What happens to the Sudanese who have to flee the war to Egypt?
By Danielle Cohen Immigration Law Solicitor LinkedinDanielle Cohen has over 20 years of experience as a lawyer and a reputation for offering professional, honest and expert advice.
We are often instructed by Sudanese who find refuge in Egypt and in their attempt to come to the UK to join relatives. By instructing a country expert, we have found that the general situation in Sudan is such that indiscriminate harm can remain a highly plausible risk for those who have to return there, and according to country guidance from both Government and NGO organisation, the general security situation in Sudan at present time is dire and the conflict shows no sign of abating soon.
As of September 2023 as a result of the conflict there are many internally displaced persons and millions in need of humanitarian assistance. The UNHCR position on return to Sudan, as of May 2023 states that the UNHCR considers the person fleeing from the ongoing conflict in Sudan, as well as Sudanese nationals who are outside the country and cannot return there, likely to be in need of international refugee protection under Article 1(2) of the 1969 OAE Convention or complimentary forms of protection, including subsidiary protection under Article 15(c) of the EU qualification directives. They also meet the 1951 convention criteria for refugee status in view of the volatility of the situation in the entire territory of Sudan. The UNHCR does not consider it appropriate to deny international protection to Sudanese or former habitual residents of Sudan on the basis of internal flight or relocation alternative.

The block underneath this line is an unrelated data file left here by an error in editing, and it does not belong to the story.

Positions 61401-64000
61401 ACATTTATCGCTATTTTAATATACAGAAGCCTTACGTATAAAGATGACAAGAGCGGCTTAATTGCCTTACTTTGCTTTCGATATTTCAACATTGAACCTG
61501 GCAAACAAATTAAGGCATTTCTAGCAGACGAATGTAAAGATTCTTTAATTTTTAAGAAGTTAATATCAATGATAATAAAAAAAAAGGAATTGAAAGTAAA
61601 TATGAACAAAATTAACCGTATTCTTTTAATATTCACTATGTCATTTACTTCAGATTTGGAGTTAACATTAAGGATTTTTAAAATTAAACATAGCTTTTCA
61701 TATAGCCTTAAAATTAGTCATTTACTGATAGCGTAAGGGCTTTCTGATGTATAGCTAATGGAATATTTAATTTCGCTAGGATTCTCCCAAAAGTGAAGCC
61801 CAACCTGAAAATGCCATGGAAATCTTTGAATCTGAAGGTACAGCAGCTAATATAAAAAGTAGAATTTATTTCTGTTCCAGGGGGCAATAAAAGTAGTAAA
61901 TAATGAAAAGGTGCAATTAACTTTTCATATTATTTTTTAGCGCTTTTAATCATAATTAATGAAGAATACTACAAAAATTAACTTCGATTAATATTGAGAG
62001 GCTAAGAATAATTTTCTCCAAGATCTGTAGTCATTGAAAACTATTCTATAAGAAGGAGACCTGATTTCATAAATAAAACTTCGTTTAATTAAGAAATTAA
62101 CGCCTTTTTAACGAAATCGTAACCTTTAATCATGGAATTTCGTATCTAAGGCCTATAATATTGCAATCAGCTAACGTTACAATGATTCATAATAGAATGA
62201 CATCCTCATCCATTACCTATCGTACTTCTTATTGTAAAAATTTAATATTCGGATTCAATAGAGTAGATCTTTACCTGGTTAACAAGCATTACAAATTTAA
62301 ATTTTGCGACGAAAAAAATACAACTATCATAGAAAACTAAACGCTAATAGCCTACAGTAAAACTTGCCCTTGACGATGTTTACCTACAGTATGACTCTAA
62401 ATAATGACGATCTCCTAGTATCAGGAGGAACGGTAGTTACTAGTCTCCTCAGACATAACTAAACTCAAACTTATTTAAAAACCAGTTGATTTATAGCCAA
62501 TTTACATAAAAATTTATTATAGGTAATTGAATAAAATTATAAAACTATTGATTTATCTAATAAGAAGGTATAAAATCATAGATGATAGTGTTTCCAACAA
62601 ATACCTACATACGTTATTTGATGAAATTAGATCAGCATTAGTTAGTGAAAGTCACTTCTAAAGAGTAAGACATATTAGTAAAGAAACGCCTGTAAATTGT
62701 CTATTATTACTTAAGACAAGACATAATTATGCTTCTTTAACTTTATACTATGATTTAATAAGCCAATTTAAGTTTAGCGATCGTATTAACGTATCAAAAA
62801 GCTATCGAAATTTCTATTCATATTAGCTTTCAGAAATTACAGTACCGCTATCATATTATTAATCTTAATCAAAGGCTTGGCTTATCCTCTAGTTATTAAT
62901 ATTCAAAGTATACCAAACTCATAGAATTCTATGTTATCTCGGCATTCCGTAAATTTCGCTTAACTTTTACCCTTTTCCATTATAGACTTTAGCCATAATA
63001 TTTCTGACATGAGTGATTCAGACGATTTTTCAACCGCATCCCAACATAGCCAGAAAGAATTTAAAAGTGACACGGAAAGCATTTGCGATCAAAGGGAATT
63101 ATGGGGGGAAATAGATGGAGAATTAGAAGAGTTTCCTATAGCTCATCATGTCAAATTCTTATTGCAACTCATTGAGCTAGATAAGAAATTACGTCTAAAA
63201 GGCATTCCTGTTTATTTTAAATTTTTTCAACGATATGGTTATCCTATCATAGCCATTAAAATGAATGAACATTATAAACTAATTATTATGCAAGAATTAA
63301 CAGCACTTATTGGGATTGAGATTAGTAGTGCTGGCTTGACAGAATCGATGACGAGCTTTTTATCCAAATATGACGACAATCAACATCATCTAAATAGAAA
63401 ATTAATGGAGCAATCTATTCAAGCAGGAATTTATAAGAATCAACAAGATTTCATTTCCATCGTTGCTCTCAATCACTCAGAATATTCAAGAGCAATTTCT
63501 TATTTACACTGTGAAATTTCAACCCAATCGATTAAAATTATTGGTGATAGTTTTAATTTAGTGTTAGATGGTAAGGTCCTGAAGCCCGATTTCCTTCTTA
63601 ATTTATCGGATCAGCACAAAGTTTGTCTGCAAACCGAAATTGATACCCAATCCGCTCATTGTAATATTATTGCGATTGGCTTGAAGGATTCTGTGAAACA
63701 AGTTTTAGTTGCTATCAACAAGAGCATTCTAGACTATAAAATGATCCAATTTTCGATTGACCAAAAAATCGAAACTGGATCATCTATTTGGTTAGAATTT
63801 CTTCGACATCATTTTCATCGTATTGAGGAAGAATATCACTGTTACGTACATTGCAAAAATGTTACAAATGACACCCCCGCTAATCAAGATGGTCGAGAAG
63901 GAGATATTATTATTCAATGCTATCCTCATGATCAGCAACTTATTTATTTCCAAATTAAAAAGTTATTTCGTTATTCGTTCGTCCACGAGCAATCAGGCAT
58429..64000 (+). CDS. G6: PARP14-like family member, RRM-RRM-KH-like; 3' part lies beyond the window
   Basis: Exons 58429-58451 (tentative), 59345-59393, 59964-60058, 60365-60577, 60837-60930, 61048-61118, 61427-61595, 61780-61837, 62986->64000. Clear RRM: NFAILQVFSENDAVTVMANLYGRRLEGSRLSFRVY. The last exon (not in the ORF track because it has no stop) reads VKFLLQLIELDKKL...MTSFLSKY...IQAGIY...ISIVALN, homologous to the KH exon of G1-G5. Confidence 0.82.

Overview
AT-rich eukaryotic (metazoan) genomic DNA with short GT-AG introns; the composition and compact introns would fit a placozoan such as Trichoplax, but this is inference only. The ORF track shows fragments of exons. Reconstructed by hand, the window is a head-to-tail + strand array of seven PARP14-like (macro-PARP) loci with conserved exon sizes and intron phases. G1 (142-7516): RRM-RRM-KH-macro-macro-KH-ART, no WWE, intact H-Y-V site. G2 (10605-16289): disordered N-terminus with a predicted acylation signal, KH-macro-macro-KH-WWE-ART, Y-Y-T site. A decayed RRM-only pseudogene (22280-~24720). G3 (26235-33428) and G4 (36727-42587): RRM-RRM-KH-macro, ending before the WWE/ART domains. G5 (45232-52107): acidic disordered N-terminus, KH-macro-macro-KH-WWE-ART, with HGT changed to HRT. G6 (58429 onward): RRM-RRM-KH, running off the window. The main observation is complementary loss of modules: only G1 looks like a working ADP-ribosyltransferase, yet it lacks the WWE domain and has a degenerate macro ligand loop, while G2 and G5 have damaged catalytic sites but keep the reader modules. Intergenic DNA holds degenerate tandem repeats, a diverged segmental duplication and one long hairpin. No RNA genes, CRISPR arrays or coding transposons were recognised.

Our clients are often Sudanese Coptics who find themselves in Egypt and Coptic Christians face abuse from Egyptian society and State. Sadly, those Coptics who fled to Egypt would not be granted permanent residency rights in Egypt, even if they wished to stay there.
Egypt is not technically a signatory to the 1951 Refugee Convention, but they do have an agreement with the UNHCR in which the UNHCR is given the authority to process asylum claims there. It is important that the UNHCR protection in Egypt is not the same as protection under the 1951 Refugee Convention, and with a massive increase in influx of nearly half a million Sudanese migrants in Egypt and the massive strains it puts on the immigration services, the UNHCR protection will not be quick or guaranteed. The UNHCR reported in October 2023 that even though the Egyptian officials increased the number of immigration officers and extended service hours, the number of refugees are growing and there is a backlog on visa processing estimated to be around thousands.